As teachers often impart complex skills and concepts, good teaching involves decomposing complex competencies and constructs into smaller, more manageable units. Besides giving students sufficient practice in mastering component skills, teachers also need to help students integrate the various pieces together and learn to apply their knowledge in a variety of contexts. To help students attain mastery, teachers may provide activities. A meaningful education should equip students to exhibit far-transfer, wherein they are able to apply what they have learned in classrooms to unfamiliar situations. As far-transfer doesn’t necessarily occur automatically, teachers need to emphasize deep principles, underlying structures and help students identify a range of contexts where transfer might be applicable.

An essential facet of teaching is to provide students with “goal-directed practice” and targeted feedback. The adage “Practice makes perfect” isn’t necessarily true unless students identify specific, actionable learning goals and perform related activities that offer an optimal level of challenge. Giving pupils targeted and personalized feedback on whether they are meeting certain criteria can both motivate and help them hone their skills to get to the next level. The right kind of feedback at the right time can be a great impetus to learning.

Excellent teaching also entails being aware of and responding to the diverse needs of individual learners. Teachers may create a classroom climate that respects the multitude of learner profiles that make up a class. Children bring a panoply of differences to the learning situation that span physical, cognitive, linguistic, social, emotional, religious, and cultural factors. As teachers, we need to examine, and perhaps, question our own assumptions and biases. To create a classroom that is mindful and respectful of all kinds of differences, we may engage in a number of practices.

Foremost, we must foster a climate that welcomes multiple viewpoints where all students feel safe to voice their opinions. We also need to create ground rules, preferably along with students, so that peer interactions are also “inclusive and respectful.” Getting to know students individually can go a long way in building rapport with the whole class. Asking students for feedback on various aspects of our teaching and incorporating their suggestions into your teaching models an open mind.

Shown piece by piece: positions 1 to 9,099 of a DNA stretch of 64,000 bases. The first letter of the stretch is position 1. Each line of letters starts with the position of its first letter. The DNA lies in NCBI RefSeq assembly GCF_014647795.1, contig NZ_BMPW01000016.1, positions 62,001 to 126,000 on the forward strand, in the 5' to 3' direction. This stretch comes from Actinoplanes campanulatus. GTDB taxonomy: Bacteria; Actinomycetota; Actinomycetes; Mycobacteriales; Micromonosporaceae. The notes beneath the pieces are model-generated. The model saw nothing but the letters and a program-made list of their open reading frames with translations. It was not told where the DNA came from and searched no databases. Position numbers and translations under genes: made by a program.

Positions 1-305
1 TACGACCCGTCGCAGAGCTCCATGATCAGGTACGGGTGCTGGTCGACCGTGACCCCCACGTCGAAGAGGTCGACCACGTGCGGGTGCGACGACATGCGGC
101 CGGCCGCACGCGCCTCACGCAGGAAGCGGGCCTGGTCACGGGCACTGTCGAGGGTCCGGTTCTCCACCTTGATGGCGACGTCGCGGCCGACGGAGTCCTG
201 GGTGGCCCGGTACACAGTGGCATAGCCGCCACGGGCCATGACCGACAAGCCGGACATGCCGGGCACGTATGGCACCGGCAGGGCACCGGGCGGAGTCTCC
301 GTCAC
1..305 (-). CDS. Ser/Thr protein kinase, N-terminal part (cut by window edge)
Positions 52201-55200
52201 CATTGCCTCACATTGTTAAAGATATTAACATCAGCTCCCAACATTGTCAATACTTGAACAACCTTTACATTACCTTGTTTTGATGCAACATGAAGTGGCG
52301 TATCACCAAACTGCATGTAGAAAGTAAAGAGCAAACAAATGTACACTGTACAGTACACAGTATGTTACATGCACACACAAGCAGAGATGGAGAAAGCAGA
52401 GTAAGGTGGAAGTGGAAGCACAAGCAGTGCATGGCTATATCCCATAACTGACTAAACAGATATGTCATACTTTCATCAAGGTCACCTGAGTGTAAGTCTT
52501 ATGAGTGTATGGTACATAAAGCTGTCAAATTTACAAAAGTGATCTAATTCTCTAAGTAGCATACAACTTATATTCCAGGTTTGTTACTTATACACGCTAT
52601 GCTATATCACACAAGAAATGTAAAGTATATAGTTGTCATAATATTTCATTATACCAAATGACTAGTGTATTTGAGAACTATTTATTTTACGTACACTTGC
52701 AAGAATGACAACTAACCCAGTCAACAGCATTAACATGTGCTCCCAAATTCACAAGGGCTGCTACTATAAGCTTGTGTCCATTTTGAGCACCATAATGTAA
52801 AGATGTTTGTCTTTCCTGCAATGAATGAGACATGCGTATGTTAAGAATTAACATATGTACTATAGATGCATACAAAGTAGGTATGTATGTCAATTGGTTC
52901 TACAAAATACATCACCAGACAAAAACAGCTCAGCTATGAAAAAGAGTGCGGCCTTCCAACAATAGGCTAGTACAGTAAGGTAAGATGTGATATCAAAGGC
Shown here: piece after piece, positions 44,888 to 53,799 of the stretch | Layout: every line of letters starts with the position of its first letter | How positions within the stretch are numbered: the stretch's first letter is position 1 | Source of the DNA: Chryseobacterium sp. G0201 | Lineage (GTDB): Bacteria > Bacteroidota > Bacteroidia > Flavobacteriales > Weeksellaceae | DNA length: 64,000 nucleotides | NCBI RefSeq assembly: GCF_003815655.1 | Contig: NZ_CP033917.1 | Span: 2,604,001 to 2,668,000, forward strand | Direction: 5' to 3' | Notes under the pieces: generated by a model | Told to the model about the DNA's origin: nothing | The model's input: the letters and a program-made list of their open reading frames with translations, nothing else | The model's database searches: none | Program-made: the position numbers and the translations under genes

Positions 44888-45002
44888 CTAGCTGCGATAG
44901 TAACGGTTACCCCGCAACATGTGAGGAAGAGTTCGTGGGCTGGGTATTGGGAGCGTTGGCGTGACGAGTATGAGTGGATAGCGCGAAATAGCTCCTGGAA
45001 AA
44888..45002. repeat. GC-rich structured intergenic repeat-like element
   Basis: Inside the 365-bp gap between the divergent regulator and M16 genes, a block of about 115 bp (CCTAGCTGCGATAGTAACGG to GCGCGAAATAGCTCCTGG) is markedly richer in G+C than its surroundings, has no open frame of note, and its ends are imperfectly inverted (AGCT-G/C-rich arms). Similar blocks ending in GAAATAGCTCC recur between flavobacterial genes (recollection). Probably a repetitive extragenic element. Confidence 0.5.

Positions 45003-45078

Ultimately, the litmus test of a good education is whether we create self-directed learners. To facilitate this process, teachers may help students build metacognitive awareness that allows pupils to assess task demands and their own capabilities. Students may also learn to chalk out goals, gauge their progress and make adjustments to their approach. Importantly, teachers may model and impart a growth mindset to students, wherein they believe that their skills and knowledge, in any domain, may improve with the right kinds of practice. How Learning Works is a wonderful book that offers an arsenal of techniques for teachers to be more effective and engaging while enhancing deep learning. It’s up to you to embrace them to create magic in the classroom and beyond.

The writer is the author of Zero Limits: Things Every 20-Something Should Know. She blogs at www.arunasankaranarayanan.com.